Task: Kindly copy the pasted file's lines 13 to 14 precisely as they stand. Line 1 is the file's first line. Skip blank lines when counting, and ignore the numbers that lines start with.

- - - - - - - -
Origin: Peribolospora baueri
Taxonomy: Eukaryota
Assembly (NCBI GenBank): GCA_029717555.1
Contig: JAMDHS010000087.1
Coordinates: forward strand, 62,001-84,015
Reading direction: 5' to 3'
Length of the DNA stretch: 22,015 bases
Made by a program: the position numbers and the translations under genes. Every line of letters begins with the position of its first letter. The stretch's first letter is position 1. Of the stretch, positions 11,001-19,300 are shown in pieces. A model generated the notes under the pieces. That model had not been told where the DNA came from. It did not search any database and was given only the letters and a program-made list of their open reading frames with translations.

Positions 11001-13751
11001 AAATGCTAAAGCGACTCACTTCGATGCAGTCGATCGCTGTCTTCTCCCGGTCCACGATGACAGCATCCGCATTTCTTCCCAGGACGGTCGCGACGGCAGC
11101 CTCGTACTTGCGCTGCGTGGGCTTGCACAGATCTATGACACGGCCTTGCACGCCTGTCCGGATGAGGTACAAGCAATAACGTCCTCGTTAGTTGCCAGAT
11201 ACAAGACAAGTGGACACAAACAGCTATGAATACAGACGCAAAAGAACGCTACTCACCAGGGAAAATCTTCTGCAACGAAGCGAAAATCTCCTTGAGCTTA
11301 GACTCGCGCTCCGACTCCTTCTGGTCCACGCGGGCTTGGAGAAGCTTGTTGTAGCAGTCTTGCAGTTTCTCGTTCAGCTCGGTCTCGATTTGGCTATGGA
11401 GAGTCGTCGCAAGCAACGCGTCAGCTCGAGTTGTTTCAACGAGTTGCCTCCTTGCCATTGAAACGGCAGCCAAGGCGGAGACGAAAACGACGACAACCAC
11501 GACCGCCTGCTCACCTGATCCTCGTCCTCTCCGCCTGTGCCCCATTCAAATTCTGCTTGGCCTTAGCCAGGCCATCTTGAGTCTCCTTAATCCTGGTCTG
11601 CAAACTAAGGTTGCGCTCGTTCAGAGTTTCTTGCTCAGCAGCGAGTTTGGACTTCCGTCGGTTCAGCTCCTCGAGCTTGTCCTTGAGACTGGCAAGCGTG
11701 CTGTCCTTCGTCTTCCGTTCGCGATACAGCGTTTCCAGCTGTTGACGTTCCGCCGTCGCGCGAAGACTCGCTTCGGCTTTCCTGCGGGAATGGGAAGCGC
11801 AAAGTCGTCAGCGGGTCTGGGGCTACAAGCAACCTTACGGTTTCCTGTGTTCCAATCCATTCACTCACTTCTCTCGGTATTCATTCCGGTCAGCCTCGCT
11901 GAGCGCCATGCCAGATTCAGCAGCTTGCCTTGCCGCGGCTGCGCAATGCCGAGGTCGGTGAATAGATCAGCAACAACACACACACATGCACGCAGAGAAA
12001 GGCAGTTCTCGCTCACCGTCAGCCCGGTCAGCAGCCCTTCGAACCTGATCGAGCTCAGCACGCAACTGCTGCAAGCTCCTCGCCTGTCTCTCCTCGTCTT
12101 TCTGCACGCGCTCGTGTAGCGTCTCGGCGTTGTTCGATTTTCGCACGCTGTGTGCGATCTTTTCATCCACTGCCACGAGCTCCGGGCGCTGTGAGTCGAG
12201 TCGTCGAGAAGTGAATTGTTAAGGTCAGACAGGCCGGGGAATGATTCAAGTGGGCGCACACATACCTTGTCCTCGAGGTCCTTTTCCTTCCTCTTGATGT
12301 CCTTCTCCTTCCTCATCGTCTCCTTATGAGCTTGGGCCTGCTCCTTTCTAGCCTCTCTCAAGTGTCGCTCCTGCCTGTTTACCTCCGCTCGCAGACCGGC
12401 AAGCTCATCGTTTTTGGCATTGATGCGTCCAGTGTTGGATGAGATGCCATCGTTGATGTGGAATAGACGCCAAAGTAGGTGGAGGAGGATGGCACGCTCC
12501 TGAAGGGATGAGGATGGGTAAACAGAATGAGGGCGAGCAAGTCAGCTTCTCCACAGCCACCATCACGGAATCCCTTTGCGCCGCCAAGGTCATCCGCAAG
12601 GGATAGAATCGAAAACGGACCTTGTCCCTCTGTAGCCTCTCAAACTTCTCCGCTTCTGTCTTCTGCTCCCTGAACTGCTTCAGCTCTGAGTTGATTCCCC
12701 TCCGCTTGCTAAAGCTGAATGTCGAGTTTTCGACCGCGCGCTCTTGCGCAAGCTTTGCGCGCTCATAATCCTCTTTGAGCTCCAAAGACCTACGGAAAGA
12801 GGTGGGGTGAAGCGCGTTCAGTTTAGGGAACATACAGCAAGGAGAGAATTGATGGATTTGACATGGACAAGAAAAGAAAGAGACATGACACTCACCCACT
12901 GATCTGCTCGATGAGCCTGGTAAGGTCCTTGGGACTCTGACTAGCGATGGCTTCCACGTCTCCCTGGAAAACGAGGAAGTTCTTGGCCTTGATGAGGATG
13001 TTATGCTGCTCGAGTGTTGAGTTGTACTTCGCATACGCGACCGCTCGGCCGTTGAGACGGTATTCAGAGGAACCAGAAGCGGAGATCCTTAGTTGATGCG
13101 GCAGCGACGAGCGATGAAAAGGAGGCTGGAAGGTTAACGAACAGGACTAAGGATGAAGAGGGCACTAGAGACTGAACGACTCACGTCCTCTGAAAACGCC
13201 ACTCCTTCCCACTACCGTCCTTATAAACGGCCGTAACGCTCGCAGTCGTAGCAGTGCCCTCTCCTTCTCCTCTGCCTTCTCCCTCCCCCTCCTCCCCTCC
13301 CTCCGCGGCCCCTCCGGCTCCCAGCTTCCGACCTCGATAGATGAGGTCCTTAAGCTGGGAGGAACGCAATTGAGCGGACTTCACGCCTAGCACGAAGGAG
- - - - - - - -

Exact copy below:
11301 GACTCGCGCTCCGACTCCTTCTGGTCCACGCGGGCTTGGAGAAGCTTGTTGTAGCAGTCTTGCAGTTTCTCGTTCAGCTCGGTCTCGATTTGGCTATGGA
11401 GAGTCGTCGCAAGCAACGCGTCAGCTCGAGTTGTTTCAACGAGTTGCCTCCTTGCCATTGAAACGGCAGCCAAGGCGGAGACGAAAACGACGACAACCAC